AstraZeneca agrees to buy rare disease firm Alexion for $39 billion. Subject to shareholder approval and certain regulatory clearances, the companies expect the deal to close in Q3 2021.
The combined company is set to generate ~$500M of recurring run-rate of pre-tax synergies per year with full run-rate expected to be achieved by the end of the third year, following the closure of the acquisition.
Under the terms of the agreement, the Alexion shareholders will receive $60 in cash and 2.1243 new AstraZeneca ADSs listed on the Nasdaq exchange for each of their Alexion shares. The consideration amounts to ~45% of premium to Alexion’s closing share price on Friday. AstraZeneca has entered into a bridge-financing facility to finance the deal.
The duo will work together to build on ‘Alexion’s pipeline of 11 molecules across more than 20 clinical-development programs across the spectrum of indications, in rare diseases and beyond’, a joint statement from the two companies said.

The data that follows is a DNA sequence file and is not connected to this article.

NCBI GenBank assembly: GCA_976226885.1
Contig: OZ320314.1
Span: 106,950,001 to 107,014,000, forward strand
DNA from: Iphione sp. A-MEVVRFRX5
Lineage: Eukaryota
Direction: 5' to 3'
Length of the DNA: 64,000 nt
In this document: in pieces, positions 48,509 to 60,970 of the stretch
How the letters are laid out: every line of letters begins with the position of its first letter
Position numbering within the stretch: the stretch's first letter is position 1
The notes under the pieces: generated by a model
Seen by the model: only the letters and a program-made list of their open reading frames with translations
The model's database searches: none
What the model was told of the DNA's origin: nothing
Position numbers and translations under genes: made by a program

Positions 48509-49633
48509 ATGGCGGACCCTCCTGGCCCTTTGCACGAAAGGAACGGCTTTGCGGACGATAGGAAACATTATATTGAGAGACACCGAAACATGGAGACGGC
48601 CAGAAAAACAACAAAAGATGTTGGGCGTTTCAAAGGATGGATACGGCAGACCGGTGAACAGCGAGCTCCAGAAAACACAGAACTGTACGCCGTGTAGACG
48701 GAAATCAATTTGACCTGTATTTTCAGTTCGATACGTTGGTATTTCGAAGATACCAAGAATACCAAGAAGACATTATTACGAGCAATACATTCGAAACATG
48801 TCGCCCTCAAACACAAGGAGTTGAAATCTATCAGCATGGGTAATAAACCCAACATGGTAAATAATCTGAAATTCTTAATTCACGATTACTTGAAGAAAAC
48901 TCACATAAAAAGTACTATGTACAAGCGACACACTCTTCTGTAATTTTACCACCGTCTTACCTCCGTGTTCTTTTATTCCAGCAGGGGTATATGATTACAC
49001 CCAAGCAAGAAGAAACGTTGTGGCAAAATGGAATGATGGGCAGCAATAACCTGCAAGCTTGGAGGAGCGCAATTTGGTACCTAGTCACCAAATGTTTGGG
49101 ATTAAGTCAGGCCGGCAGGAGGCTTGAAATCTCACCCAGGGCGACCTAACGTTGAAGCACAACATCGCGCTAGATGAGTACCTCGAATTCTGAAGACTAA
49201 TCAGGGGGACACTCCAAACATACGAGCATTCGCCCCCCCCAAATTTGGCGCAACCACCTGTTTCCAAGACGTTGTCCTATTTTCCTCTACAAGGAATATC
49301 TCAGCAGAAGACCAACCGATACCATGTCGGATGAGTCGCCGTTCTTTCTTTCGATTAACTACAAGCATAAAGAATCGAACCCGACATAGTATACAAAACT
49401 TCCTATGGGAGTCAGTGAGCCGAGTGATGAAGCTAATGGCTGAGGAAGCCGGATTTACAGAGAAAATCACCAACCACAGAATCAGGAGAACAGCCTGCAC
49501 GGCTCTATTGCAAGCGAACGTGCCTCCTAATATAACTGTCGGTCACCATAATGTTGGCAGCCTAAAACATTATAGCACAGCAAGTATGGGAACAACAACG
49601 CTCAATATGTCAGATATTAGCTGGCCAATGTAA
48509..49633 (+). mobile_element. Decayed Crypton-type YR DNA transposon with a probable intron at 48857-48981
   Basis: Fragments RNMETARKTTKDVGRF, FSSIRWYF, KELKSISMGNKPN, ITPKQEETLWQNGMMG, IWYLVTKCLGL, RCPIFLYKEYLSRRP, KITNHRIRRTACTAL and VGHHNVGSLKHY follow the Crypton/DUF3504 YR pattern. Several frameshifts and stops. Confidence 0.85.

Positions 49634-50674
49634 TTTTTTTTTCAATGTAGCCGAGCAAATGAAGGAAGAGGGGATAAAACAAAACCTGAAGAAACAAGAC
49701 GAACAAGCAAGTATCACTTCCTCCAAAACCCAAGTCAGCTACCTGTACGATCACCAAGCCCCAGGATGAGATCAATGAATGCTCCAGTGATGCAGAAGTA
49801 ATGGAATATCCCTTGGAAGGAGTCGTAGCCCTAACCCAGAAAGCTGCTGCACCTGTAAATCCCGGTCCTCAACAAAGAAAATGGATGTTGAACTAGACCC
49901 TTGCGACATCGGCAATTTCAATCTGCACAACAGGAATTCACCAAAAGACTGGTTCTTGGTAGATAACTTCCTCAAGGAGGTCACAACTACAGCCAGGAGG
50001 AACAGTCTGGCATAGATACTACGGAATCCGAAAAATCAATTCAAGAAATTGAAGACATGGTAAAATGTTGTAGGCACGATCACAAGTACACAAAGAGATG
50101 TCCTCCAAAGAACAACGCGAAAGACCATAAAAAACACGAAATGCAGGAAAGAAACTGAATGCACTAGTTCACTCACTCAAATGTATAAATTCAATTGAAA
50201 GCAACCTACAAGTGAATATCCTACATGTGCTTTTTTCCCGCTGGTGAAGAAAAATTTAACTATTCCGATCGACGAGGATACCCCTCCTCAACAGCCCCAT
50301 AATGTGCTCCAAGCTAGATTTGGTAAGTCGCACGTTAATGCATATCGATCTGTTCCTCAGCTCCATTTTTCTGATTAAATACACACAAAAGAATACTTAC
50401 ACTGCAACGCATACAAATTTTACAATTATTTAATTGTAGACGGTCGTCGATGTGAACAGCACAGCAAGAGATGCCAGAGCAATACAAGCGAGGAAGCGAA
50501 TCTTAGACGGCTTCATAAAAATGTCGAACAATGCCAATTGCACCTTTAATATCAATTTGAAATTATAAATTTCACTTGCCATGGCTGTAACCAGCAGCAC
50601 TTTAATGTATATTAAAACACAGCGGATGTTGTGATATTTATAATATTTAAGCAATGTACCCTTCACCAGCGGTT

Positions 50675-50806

With projections suggesting a low double-digit percentage of growth for the global market for rare diseases, Alexion’s specialty in rare and ultra-rare disease care has gained industry attention. Of over 7,000 rare diseases, only ~5% have FDA-approved therapies.
Alexion’s portfolio includes Soliris (eculizumab), a first-in-class anti-complement component 5 (C5) monoclonal antibody approved for paroxysmal nocturnal haemoglobinuria, atypical haemolytic uremic syndrome, generalized myasthenia gravis, and neuromyelitis optica spectrum disorder.
In the face of competition, the company has accelerated the conversion of its existing Soliris patient base to Ultomiris (ravulizumab) which has a more convenient dosing regimen. In less than two years, the second-generation C5 monoclonal antibody has achieved over 70% conversion for PNH in the U.S., Germany and Japan, Alexion’s key markets, accounting for two-thirds of its global revenue.
The competitive threats had not slowed down the company’s top-line growth, reaching ~20.8% YoY growth in 2019, up from ~16.6% YoY growth four years ago. The cash and equivalents stood ~184.5% higher than the level in 2015, while net debt to EBITDA was negligible compared to ~2.6x five years ago.
Yet, Alexion was trading at ~10.0x on a price to NTM earnings basis, less than half of its average over the last five years becoming a prime acquisition target amid activist pressure for a sale.